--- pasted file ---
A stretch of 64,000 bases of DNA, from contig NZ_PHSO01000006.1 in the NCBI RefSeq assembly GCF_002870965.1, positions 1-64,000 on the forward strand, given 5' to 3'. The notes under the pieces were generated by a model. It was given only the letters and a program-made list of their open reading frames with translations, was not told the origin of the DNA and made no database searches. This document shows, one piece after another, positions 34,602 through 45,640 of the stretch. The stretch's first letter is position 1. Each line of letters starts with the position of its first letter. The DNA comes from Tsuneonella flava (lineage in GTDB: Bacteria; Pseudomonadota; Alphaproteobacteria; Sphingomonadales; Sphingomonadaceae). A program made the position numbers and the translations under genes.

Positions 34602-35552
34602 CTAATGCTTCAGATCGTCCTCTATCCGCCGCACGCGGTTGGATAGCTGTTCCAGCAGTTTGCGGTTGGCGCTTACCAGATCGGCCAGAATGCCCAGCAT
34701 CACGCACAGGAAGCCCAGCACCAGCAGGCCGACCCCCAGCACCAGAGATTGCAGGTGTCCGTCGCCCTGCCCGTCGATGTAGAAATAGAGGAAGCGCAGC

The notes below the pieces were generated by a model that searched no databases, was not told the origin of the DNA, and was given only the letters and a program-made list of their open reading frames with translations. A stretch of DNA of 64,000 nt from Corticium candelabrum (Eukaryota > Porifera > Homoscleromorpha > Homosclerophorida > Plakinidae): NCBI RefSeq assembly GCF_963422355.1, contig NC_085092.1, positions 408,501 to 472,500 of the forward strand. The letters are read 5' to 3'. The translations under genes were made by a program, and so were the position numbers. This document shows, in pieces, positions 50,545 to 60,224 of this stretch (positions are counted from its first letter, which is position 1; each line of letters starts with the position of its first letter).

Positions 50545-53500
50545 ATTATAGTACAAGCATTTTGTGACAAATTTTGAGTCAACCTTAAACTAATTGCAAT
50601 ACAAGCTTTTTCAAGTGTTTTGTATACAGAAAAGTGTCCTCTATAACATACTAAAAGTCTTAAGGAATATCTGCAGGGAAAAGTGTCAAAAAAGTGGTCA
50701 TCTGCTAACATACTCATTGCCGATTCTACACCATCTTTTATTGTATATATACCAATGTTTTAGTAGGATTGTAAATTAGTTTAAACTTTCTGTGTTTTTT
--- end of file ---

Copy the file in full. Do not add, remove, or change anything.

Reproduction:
A stretch of 64,000 bases of DNA, from contig NZ_PHSO01000006.1 in the NCBI RefSeq assembly GCF_002870965.1, positions 1-64,000 on the forward strand, given 5' to 3'. The notes under the pieces were generated by a model. It was given only the letters and a program-made list of their open reading frames with translations, was not told the origin of the DNA and made no database searches. This document shows, one piece after another, positions 34,602 through 45,640 of the stretch. The stretch's first letter is position 1. Each line of letters starts with the position of its first letter. The DNA comes from Tsuneonella flava (lineage in GTDB: Bacteria; Pseudomonadota; Alphaproteobacteria; Sphingomonadales; Sphingomonadaceae). A program made the position numbers and the translations under genes.

Positions 34602-35552
34602 CTAATGCTTCAGATCGTCCTCTATCCGCCGCACGCGGTTGGATAGCTGTTCCAGCAGTTTGCGGTTGGCGCTTACCAGATCGGCCAGAATGCCCAGCAT
34701 CACGCACAGGAAGCCCAGCACCAGCAGGCCGACCCCCAGCACCAGAGATTGCAGGTGTCCGTCGCCCTGCCCGTCGATGTAGAAATAGAGGAAGCGCAGC

The notes below the pieces were generated by a model that searched no databases, was not told the origin of the DNA, and was given only the letters and a program-made list of their open reading frames with translations. A stretch of DNA of 64,000 nt from Corticium candelabrum (Eukaryota > Porifera > Homoscleromorpha > Homosclerophorida > Plakinidae): NCBI RefSeq assembly GCF_963422355.1, contig NC_085092.1, positions 408,501 to 472,500 of the forward strand. The letters are read 5' to 3'. The translations under genes were made by a program, and so were the position numbers. This document shows, in pieces, positions 50,545 to 60,224 of this stretch (positions are counted from its first letter, which is position 1; each line of letters starts with the position of its first letter).

Positions 50545-53500
50545 ATTATAGTACAAGCATTTTGTGACAAATTTTGAGTCAACCTTAAACTAATTGCAAT
50601 ACAAGCTTTTTCAAGTGTTTTGTATACAGAAAAGTGTCCTCTATAACATACTAAAAGTCTTAAGGAATATCTGCAGGGAAAAGTGTCAAAAAAGTGGTCA
50701 TCTGCTAACATACTCATTGCCGATTCTACACCATCTTTTATTGTATATATACCAATGTTTTAGTAGGATTGTAAATTAGTTTAAACTTTCTGTGTTTTTT